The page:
The temperature was soaring. The wind was blowing with a purpose—whistling its siren under the canopy of an overcast sky. Her heart raced. His smile widened. She trembled at the thought of an adventure. And he lived to feel the adrenaline rush through his veins. He didn’t believe in dying a hundred deaths before the real deal. So he lived every second and loved every bit of it. She never understood this logic—and sometimes thought him to be a fool.
But today, she stood there, admiring his foolish display of courage. She had to admit, he never failed to amaze her, even after 28 years. “Are you sure about this?” She asked rhetorically. He looked back, a dimple appearing on his face, “What do you think?” And just like that, he sped off in a boat. She licked the fresh mango ice cream as it ran down the wafer cone—imitating the azure waters lapping at the sides of the little white vessel. She hadn’t tasted a better ice cream in a while. The fresh mango pulp interlaced with the rich texture of creamy goodness was the only thing that could calm her nerves as she waited for her son’s return.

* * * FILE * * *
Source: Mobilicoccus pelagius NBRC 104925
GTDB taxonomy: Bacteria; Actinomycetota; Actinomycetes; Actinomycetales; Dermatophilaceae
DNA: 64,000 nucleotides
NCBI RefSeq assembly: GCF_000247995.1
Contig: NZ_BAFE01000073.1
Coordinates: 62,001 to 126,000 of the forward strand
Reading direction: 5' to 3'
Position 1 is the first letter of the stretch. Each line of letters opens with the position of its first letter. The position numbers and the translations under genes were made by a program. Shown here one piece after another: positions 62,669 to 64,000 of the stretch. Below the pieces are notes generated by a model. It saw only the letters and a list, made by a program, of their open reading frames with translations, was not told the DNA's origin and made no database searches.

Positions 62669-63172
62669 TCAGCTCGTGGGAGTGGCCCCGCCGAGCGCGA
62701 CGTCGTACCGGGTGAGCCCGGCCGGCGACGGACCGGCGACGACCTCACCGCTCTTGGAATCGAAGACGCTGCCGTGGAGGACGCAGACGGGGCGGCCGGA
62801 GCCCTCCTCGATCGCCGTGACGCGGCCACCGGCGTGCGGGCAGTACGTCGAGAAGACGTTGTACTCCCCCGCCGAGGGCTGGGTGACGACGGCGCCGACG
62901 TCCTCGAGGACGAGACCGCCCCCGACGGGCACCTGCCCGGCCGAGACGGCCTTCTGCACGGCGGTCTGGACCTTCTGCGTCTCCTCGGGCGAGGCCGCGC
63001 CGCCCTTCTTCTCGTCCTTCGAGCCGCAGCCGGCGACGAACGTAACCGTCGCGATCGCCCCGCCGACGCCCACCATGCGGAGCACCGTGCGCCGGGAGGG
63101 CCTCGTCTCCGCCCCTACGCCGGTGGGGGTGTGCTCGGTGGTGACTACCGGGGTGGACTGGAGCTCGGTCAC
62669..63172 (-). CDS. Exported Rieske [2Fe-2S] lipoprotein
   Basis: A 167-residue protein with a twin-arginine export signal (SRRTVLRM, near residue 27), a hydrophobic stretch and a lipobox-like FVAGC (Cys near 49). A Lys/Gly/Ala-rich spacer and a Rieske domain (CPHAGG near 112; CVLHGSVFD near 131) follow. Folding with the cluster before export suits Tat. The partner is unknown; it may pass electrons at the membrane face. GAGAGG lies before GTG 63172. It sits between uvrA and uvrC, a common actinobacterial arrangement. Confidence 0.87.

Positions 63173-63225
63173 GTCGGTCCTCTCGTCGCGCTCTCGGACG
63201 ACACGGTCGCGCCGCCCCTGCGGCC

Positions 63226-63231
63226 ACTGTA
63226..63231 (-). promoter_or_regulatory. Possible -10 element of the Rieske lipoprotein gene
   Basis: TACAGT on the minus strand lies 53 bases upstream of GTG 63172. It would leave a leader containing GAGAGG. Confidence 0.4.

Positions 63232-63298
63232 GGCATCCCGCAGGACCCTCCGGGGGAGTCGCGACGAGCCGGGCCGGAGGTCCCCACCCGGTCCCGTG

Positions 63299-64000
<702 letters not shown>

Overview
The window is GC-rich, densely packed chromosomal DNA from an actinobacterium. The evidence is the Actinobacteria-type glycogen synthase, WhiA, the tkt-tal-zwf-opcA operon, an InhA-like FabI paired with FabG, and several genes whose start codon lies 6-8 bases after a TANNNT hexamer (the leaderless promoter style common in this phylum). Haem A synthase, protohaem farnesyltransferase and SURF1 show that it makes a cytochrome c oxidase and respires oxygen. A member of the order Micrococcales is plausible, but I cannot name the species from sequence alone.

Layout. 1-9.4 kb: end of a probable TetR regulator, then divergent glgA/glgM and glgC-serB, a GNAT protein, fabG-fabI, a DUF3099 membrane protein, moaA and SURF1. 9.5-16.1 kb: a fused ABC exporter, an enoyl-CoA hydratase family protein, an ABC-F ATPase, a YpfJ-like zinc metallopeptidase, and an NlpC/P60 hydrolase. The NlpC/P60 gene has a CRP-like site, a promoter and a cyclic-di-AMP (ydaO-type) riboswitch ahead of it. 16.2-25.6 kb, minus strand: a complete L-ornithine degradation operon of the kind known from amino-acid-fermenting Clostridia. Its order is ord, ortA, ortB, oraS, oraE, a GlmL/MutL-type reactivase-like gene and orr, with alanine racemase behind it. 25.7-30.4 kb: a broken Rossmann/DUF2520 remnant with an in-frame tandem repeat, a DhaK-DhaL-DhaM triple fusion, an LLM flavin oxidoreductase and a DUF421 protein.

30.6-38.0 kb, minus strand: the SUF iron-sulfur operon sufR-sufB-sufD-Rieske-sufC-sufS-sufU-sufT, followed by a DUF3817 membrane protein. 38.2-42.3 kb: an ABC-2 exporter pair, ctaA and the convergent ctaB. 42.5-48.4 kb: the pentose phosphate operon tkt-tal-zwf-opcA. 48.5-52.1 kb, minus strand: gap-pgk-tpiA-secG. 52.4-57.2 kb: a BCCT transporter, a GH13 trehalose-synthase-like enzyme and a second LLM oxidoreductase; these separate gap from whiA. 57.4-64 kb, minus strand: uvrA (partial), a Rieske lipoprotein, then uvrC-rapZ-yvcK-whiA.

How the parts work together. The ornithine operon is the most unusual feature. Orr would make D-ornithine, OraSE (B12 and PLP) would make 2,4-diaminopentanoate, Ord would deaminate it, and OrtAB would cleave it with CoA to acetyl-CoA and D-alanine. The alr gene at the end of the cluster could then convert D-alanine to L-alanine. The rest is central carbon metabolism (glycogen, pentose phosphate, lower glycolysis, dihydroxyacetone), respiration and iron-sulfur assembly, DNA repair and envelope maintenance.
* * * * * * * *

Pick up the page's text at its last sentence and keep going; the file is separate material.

But the waves were rough and hungry, making her mind wander in different directions every once in a while. He had been a Master Scuba Instructor—her son. But every time he stepped into those fateful waters, she felt a chill go down her spine.
Just then, she saw the boat reveal itself in the blue horizon. She sprung out of her sun bed beaming at the sight of the white speck bobbing towards her direction. He got off, flushed pink with excitement and limped towards her, “Mom, stop stress eating again. I’m fine.”
She let out a nervous laugh as she saw him. To the world, he was a cripple. But his spirit was far from crushed.